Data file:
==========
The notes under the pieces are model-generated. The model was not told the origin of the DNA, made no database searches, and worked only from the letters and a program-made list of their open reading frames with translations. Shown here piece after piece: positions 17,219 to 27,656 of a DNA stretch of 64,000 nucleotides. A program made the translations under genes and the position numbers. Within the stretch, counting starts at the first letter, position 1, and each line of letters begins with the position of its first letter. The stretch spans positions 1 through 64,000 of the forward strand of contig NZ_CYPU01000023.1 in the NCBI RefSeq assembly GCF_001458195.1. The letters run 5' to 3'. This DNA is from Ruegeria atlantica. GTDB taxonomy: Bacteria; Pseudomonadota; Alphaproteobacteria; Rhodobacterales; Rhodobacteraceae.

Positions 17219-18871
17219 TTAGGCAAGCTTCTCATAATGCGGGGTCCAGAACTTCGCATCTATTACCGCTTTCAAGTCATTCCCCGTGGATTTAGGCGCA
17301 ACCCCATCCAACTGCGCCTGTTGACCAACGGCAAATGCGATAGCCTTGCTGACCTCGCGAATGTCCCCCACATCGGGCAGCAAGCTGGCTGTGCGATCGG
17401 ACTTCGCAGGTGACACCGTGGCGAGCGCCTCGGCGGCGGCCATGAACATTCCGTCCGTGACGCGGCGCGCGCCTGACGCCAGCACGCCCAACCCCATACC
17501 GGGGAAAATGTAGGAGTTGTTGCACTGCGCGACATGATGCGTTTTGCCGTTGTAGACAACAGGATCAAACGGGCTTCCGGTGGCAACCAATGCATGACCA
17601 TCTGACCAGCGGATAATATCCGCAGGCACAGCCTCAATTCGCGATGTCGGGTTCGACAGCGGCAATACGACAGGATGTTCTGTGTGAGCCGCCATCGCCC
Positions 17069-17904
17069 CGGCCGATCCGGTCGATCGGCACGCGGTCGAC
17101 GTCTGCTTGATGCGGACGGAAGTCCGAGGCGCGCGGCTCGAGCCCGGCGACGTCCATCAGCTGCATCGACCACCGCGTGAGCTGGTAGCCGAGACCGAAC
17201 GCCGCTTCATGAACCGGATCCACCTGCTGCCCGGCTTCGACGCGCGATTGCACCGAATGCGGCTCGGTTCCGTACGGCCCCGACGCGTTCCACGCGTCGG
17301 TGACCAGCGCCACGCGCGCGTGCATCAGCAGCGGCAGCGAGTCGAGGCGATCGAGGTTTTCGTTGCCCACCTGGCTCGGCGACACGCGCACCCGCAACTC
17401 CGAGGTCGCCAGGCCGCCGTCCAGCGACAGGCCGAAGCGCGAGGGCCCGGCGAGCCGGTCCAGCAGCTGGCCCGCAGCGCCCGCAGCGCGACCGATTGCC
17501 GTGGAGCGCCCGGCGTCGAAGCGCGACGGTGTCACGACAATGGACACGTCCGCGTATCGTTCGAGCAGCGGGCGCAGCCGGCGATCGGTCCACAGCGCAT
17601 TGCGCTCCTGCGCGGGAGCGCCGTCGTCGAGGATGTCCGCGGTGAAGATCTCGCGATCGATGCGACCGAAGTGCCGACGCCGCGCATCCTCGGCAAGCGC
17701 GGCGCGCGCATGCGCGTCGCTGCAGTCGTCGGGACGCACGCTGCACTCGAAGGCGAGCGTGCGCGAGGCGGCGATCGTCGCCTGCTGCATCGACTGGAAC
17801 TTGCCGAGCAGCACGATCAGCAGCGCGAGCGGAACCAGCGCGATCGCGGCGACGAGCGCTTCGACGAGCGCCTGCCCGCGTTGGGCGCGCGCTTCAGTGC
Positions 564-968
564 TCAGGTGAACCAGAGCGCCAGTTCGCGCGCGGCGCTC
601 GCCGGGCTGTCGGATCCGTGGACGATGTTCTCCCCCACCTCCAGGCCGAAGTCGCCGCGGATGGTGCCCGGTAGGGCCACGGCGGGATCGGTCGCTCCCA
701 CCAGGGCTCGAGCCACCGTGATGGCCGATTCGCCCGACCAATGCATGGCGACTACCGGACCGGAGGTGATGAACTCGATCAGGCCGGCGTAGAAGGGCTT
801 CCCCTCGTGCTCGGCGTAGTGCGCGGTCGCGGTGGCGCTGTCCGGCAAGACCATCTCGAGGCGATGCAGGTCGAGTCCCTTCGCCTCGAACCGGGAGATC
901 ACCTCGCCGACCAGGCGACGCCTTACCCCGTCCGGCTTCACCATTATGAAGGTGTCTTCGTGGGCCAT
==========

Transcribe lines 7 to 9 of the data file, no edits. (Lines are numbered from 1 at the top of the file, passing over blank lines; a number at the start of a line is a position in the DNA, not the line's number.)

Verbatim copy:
17601 TCTGACCAGCGGATAATATCCGCAGGCACAGCCTCAATTCGCGATGTCGGGTTCGACAGCGGCAATACGACAGGATGTTCTGTGTGAGCCGCCATCGCCC
Positions 17069-17904
17069 CGGCCGATCCGGTCGATCGGCACGCGGTCGAC